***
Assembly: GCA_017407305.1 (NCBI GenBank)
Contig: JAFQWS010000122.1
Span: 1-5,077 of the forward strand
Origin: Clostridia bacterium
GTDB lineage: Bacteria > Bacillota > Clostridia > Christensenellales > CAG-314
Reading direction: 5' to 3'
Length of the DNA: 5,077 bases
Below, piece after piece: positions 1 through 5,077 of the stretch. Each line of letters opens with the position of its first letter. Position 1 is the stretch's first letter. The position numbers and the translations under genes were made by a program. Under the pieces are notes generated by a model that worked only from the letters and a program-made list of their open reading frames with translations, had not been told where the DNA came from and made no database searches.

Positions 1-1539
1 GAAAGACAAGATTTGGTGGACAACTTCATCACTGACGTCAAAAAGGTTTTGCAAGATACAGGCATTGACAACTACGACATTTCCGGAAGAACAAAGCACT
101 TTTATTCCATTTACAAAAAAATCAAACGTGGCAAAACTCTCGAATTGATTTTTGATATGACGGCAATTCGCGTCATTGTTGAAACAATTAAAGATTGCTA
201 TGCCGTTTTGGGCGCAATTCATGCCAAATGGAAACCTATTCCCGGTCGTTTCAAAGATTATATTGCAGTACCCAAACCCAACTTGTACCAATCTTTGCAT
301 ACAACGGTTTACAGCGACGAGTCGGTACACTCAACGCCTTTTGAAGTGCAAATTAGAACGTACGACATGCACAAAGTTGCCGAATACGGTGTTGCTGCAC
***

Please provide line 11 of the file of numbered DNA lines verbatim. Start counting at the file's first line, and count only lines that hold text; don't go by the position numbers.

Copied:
101 TTTATTCCATTTACAAAAAAATCAAACGTGGCAAAACTCTCGAATTGATTTTTGATATGACGGCAATTCGCGTCATTGTTGAAACAATTAAAGATTGCTA